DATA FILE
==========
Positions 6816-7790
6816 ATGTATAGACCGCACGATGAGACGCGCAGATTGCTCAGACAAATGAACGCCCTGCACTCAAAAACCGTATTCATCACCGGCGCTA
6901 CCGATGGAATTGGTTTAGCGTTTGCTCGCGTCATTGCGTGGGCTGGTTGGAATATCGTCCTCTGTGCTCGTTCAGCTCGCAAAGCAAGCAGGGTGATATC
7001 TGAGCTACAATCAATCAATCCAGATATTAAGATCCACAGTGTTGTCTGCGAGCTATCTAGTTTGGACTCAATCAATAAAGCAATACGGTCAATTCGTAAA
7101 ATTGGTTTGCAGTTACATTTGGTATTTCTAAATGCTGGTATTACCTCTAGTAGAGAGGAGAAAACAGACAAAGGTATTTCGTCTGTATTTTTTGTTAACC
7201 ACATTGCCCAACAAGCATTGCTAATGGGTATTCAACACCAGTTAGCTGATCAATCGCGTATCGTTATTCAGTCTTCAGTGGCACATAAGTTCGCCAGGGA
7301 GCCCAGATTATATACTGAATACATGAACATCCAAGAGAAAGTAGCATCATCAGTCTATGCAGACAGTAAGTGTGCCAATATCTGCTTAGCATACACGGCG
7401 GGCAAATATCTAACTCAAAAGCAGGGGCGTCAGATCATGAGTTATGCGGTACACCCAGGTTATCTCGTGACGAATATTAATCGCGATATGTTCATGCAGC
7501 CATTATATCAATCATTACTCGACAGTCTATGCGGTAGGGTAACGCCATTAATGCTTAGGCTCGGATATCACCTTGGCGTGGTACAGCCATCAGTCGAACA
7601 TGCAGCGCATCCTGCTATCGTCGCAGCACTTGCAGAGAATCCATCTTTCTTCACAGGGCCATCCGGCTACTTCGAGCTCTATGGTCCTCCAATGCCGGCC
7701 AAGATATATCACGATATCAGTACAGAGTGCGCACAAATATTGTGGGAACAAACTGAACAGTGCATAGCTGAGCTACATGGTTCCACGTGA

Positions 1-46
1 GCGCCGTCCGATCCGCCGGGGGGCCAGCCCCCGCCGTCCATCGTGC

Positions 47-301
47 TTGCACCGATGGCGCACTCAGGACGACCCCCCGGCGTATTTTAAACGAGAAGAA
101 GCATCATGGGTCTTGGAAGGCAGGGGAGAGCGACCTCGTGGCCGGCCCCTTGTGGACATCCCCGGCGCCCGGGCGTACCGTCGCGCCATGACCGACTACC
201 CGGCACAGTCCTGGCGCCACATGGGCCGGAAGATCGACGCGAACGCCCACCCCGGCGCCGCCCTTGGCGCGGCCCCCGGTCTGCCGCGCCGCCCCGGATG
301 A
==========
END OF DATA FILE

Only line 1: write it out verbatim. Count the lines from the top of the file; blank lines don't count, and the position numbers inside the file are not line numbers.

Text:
Positions 6816-7790